Note the "third-party advocates"  - or,  "They are possibly the key people who could leap to the defence of the project or company." (Managing a Crisis, authors Tom Curtin,Daniel Hayman,Naomi Husein)

The CoVid reports from Smithfield began last week.  The plant closure came over the weekend.  The PR firm was engaged January 31 of this year, by the WH Group centered in Hong Kong.  On January 25 (6 days before), the Hong Kong government declared the viral outbreak as an "emergency." (Wikipedia)

Aluminum hat time - did the WH Group see this coming two months ago?  Or at least, did they take it seriously enough to enlist a PR group with connections to "third-party advocates?"

In any case, it's a 4-5% hit to our meat supply and perhaps a good time to adjust to the flavor of Protose, Wham, and Tuno.

A Slice of Life During the Great Quarantine - a quick post

Thursday, April 09, 2020

Yes, We ARE getting sick from all that winning....


The Trumpster Fire Continues....

Fixing Things from Flash 5.5 Days

Not example a "fix," more of a "restore."
The original Flash 5.5 files had become unstable - mainly a font issue - so this was reworked into a collection of about 2000 jpegs and then re-edited in a contemporary video editor, rather than rely on the space hogging (and poor resolution) files within the Flash software itself.  Not sure it's worth all the effort, but it's one less thing on the bucket list, and there is "time" these days....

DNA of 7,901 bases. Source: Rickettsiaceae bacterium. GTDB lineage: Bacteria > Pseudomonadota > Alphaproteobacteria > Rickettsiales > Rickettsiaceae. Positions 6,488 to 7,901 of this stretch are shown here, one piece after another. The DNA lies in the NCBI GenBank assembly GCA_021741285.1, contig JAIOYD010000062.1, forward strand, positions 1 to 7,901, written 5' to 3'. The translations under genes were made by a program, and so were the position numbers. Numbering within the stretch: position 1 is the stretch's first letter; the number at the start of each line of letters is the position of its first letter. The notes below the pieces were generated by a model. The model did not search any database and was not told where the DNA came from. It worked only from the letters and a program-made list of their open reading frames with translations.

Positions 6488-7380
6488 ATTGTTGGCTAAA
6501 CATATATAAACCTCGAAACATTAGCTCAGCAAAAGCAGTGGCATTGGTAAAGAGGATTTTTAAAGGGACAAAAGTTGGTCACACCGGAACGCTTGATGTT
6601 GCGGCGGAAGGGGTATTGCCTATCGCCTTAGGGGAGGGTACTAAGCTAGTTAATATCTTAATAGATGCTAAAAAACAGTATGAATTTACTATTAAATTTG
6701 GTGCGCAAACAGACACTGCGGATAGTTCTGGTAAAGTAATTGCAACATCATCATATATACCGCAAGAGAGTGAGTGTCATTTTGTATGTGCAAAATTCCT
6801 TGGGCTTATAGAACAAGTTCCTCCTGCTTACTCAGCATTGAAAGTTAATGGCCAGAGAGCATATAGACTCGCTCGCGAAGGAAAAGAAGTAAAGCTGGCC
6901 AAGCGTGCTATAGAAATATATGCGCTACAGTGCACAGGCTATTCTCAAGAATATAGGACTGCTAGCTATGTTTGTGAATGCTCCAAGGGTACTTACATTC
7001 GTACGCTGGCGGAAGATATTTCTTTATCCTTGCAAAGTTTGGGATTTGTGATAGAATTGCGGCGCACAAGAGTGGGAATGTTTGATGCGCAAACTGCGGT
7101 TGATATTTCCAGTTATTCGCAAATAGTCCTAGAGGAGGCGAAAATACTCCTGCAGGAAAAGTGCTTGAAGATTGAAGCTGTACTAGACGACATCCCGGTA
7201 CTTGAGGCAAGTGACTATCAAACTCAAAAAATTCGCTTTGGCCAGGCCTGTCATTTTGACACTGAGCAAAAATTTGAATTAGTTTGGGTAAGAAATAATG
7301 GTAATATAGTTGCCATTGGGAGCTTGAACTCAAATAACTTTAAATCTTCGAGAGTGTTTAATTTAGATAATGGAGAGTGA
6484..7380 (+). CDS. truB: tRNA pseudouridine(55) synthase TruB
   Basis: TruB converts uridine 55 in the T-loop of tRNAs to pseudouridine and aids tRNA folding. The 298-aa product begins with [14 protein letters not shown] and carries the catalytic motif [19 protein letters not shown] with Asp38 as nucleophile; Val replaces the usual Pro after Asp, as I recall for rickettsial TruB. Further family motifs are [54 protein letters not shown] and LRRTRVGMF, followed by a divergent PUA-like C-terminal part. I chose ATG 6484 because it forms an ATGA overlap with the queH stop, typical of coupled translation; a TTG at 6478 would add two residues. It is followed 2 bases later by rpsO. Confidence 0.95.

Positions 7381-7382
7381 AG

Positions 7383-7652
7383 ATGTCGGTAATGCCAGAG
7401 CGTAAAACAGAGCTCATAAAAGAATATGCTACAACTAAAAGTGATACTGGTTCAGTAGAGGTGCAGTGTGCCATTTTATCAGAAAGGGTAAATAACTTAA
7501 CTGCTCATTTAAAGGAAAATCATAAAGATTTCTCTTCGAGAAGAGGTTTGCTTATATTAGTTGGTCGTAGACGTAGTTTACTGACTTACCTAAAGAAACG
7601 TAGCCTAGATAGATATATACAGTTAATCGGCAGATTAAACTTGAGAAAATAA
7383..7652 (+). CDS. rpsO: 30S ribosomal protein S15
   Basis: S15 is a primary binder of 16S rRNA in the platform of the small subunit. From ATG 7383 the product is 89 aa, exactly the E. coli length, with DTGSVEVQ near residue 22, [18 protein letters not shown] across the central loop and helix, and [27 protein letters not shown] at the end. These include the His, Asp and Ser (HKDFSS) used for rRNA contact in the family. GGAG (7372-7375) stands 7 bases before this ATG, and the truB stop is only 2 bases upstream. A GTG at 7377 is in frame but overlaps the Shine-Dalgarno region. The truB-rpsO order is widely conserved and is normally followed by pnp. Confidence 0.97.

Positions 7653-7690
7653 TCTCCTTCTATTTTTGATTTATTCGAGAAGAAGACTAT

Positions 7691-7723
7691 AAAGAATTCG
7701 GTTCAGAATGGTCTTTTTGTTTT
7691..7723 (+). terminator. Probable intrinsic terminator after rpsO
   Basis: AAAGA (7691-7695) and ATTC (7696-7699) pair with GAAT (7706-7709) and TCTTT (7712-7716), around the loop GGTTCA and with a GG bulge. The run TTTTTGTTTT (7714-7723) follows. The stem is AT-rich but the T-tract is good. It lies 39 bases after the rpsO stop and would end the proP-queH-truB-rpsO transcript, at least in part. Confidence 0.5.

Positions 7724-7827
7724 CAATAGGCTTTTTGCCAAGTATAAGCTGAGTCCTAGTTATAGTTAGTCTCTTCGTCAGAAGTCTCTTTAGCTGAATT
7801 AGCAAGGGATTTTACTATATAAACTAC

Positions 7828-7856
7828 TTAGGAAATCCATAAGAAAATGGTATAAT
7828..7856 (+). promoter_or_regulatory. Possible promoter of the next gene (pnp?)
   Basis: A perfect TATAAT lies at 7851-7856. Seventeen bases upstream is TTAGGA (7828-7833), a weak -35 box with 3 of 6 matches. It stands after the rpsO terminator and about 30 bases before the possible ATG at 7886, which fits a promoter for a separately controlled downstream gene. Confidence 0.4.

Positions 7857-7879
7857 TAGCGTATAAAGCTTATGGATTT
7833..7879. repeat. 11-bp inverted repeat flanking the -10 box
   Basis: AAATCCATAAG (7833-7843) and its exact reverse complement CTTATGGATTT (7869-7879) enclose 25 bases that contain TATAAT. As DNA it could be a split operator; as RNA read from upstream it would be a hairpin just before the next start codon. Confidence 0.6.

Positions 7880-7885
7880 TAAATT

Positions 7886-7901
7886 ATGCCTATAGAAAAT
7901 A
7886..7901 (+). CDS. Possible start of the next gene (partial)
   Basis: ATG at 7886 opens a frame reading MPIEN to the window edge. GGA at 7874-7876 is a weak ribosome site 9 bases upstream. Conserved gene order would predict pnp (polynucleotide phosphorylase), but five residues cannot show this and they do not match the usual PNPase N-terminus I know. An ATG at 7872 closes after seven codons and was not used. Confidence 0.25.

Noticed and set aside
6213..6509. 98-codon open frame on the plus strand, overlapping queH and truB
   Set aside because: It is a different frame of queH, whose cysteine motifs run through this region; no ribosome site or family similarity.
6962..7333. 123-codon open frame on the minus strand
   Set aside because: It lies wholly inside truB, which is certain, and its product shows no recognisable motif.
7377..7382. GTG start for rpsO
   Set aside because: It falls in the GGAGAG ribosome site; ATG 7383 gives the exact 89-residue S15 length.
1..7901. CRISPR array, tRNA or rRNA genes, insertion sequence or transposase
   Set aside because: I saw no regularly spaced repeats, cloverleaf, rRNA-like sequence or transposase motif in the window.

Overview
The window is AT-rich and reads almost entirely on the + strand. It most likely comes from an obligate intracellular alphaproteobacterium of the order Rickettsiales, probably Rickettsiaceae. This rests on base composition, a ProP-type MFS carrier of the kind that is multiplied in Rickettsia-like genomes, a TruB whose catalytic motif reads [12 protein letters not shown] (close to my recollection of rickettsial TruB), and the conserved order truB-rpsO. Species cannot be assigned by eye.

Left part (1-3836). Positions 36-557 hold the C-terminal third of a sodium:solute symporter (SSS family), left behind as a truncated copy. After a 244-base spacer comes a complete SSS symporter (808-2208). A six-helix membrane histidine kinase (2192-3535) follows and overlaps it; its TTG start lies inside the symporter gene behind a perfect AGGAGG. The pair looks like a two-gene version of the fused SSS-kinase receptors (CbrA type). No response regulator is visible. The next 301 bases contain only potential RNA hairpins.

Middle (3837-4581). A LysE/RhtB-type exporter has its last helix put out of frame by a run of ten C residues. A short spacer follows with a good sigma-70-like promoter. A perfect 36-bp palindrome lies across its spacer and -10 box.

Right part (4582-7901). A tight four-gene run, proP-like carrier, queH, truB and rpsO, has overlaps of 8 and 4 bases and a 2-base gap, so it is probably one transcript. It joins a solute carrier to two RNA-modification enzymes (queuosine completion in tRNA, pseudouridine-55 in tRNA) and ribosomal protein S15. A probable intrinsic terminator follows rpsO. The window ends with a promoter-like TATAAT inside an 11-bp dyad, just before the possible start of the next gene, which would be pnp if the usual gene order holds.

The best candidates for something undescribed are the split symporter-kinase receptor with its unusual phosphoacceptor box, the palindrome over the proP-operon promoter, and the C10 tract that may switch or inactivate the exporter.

Wednesday, April 08, 2020

Evolving Project Test GIFs



(c) 2020 Animating Apothecary
A later iteration.... (c) 2020 Animating Apothecary

And still more.... (c) 2020 Animating Apothecary

...and to the end of the initial assembly... (c) 2020 Animating Apothecary

Monster mouth test (c) 2020 Animating Apothecary

Mouth and foreground assembly test (c) 2020 Animating Apothecary